prior to the 1947 NEC equipment could be grounded to the grounded conductor only by special permission. In Sec. 2560 in the 1947 NEC it was specifically permitted to ground an electric range to the grounded conductor. This could result in a small voltage between the range frame and adjacent grounded surfaces, but was rarely a problem. It is my understanding that in 1947 the Utilities were interested in building load, and to make range installation less costly the 3-wire rather than 4-wire connection was permitted. One argument in favor is that if the grounding conductor to a range is open there will be no indication of it until it is needed, but with the old 3-wire connection if the neutral is open the clock does not work, the oven light does not work, and it is obvious that something is wrong, and it will be repaired. Now only existing 3-wire range outlets are permitted, new installations requiring 4-wire.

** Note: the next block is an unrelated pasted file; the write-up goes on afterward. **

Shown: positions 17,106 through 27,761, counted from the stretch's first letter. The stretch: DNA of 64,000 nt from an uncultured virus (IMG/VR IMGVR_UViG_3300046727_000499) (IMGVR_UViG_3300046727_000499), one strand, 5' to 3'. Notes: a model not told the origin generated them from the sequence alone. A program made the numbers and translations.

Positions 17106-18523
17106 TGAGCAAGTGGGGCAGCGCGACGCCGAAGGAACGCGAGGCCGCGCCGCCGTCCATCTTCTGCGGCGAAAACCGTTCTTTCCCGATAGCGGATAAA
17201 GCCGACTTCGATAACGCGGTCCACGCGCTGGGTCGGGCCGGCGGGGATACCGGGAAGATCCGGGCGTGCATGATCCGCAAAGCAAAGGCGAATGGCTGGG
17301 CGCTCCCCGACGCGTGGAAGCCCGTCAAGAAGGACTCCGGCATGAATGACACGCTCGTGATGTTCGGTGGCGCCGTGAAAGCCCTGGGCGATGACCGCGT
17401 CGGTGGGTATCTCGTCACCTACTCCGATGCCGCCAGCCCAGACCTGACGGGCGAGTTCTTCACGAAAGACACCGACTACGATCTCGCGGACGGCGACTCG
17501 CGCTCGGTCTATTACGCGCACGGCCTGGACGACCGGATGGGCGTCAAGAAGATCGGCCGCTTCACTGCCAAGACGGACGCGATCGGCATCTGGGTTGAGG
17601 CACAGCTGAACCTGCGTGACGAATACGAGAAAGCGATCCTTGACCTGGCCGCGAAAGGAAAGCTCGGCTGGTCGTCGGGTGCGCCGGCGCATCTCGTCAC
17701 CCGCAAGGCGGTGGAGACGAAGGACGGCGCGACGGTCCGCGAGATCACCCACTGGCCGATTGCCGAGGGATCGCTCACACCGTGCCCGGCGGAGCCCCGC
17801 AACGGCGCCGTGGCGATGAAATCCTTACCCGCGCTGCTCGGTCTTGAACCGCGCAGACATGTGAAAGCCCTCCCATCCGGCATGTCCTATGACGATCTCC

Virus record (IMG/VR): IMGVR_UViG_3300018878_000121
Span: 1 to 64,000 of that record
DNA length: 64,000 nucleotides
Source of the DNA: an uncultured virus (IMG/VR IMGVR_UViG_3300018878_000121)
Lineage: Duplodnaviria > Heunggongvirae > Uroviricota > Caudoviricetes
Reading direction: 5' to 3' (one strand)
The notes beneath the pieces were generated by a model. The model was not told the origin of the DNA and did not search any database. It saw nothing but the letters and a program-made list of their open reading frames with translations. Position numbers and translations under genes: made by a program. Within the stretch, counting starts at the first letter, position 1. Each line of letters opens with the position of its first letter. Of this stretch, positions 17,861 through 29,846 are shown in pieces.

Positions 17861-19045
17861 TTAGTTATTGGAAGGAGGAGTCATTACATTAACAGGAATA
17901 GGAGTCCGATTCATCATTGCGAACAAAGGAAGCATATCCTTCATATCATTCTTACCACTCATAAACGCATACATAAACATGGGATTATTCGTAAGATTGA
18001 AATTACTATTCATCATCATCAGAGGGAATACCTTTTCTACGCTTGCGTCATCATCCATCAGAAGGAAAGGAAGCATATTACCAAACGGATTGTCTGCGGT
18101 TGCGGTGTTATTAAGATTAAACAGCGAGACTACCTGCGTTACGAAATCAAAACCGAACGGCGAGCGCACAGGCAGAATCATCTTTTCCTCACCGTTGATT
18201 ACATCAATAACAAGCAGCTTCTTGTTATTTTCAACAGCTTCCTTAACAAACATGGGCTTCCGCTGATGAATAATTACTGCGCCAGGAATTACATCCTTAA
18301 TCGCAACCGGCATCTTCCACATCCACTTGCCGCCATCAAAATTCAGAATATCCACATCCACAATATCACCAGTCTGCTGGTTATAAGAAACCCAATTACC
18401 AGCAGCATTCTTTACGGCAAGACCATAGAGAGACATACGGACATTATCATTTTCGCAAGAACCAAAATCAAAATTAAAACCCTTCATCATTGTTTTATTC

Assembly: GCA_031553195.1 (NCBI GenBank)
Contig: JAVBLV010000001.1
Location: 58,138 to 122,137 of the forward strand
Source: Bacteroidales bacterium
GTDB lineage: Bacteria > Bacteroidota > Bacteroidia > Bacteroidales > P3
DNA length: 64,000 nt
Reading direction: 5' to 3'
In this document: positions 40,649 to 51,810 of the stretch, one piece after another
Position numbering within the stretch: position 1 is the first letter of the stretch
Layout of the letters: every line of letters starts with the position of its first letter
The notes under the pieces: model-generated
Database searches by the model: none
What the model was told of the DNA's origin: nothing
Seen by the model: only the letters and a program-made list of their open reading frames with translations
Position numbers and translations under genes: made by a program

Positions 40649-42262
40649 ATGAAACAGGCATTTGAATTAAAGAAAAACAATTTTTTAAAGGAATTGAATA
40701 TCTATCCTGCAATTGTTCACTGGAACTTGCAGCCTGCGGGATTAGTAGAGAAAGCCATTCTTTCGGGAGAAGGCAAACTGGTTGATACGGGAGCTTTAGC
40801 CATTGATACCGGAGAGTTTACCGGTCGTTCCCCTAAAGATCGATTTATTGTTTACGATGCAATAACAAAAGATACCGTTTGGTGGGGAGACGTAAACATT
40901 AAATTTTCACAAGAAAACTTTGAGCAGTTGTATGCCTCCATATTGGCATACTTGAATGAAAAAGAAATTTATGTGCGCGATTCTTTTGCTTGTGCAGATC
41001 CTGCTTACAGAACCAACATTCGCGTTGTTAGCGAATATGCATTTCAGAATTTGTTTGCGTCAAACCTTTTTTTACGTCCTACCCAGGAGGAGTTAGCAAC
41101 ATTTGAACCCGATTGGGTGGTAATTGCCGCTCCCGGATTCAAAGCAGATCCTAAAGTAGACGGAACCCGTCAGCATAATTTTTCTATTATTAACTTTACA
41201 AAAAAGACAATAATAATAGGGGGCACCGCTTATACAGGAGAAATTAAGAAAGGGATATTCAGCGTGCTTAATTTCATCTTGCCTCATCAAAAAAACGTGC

The 3-wire concept was extended to dryers. If you need to know when, I will look it up.
Hope this helps. Creighton